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1924: In New York City, The First Macy's Thanksgiving Day Parade Is Held

 

On November 27, 1924, the first Macy's Thanksgiving Day parade hit the streets of Manhattan. The parade, which has become a Thanksgiving tradition for many, was originally held to celebrate Christmas—with Macy's becoming the "largest store in the world," with one million square feet of retail space, including seven from Broadway Avenue as well as 34th Street to cover the entire city block. , Macy's founder Rowland Hussey Macy's hoped the parade would increase business in the store and encourage customers to start shopping early for the holiday.

First Macy's Thanksgiving Day Parade

Just like today, the first Macy's Thanksgiving Day Parade begins at 9:00 a.m. and ended around noon, traveling six miles through the Big Apple in front of a crowd of four or five deep. This first parade had a nursery rhyme theme that matched the Macy's display window, featuring characters such as Little Miss Muffett, Little Red Riding Hood, and the Old Woman Who Lived in a Shoe. Alongside these floats were a collection of animals on loan from the Central Park Zoo, including bears, camels, and elephants. Macy's estimates that more than 250,000 people came to see the first parade, which prompted the company to announce the next morning in all major New York newspapers that it would be the beginning of a Thanksgiving tradition again the following year.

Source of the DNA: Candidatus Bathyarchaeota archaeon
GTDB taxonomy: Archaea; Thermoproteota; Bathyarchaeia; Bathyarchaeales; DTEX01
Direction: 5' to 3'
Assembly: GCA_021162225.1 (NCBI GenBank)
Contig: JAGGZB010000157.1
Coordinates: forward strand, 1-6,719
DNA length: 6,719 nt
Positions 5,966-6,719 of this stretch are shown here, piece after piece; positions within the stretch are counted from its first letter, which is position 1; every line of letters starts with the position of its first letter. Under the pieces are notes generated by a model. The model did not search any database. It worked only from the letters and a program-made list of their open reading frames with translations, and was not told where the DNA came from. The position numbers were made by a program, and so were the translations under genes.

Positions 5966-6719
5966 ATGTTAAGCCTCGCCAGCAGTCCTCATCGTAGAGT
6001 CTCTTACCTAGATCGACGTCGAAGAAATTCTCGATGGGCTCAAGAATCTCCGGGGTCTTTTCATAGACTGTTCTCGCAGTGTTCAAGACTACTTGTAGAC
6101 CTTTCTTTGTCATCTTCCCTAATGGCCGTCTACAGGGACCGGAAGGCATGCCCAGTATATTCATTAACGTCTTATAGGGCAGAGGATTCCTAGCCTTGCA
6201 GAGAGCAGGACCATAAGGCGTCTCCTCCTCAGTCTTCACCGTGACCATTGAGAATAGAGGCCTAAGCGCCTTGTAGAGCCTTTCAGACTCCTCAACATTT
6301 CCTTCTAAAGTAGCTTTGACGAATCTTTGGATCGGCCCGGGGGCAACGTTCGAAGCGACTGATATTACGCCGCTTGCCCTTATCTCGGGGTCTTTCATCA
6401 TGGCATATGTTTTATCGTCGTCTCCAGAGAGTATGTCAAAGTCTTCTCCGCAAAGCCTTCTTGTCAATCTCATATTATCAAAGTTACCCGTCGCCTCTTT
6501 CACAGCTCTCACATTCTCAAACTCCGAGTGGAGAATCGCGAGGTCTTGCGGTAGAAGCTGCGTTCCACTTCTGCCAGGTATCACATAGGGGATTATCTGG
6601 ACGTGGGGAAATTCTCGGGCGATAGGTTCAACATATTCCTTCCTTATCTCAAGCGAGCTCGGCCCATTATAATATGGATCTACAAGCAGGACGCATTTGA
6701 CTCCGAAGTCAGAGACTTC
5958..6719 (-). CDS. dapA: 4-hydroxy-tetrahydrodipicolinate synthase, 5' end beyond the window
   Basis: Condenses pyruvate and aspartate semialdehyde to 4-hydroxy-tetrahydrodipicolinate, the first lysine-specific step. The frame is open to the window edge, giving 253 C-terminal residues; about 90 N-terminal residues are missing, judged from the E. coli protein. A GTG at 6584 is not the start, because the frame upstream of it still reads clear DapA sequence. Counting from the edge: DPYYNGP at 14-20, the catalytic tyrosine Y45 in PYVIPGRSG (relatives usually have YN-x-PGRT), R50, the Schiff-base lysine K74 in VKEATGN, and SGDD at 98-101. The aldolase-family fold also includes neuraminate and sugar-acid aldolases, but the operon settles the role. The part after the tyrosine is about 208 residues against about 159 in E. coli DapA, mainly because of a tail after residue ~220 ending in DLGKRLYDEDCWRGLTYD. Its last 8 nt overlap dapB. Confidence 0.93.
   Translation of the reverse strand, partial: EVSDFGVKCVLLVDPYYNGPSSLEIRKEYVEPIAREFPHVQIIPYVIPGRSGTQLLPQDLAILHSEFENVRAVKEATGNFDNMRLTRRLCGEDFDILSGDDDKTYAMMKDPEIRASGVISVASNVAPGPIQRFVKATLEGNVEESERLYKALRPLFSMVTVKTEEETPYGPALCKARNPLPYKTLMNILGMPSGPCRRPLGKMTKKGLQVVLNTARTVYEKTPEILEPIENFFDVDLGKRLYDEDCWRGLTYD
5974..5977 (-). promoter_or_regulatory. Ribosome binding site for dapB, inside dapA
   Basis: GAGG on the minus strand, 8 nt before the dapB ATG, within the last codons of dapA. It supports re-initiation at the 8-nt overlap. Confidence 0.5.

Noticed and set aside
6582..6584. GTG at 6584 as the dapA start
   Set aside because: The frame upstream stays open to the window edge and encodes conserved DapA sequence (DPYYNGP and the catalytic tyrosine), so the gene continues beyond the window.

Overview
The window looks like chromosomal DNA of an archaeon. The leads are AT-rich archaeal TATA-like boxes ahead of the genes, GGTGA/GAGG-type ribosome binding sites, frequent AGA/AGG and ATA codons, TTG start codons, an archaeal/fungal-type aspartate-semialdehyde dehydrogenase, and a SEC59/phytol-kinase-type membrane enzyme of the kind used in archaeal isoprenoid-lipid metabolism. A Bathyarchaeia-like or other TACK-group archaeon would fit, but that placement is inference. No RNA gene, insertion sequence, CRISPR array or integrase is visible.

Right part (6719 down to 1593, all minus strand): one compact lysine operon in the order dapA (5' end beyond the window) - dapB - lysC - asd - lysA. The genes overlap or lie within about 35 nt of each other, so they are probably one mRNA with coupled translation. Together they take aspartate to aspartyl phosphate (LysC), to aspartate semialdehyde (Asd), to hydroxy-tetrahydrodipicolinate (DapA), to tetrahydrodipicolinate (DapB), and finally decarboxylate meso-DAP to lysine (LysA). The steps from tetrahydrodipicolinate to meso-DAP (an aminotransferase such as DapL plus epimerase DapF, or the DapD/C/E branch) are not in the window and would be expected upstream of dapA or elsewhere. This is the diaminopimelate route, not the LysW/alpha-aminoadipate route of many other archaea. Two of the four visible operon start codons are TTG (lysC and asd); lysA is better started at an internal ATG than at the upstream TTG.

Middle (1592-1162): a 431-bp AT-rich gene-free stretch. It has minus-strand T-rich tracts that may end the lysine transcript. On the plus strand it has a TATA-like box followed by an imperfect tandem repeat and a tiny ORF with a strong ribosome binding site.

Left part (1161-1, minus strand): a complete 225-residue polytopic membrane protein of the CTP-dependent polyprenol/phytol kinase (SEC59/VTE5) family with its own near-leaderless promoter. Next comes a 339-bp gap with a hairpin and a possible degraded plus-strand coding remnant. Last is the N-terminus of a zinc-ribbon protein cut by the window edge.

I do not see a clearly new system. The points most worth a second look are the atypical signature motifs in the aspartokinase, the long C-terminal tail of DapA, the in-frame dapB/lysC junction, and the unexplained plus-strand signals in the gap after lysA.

How Macy's Thanksgiving Day Parade Has Changed

Over the years, the zoo animals that were the stars of that first parade proved to be unsuitable participants. They were easily overwhelmed and agitated, and the audience was often intimidated by them. The problem proved to be a panacea, however, as the animals were replaced by the famous giant helium character balloons that eagerly await every Thanksgiving morning. Felix the Cat was the first balloon in 1927 and Mickey Mouse joined him in 1934.

The parade has undergone several changes over the years, including a shortened route, three cancellations in the '40s due to World War II, the informal firing of horses pulling floats in favor of motorization in 1939, and the introduction of radio broadcasts. Is. in 1932 before switching to television in 1947. As much as the parade has evolved, however, one thing has always remained the same: Santa in his sleigh as the guest of honor who brings behind the festivities.

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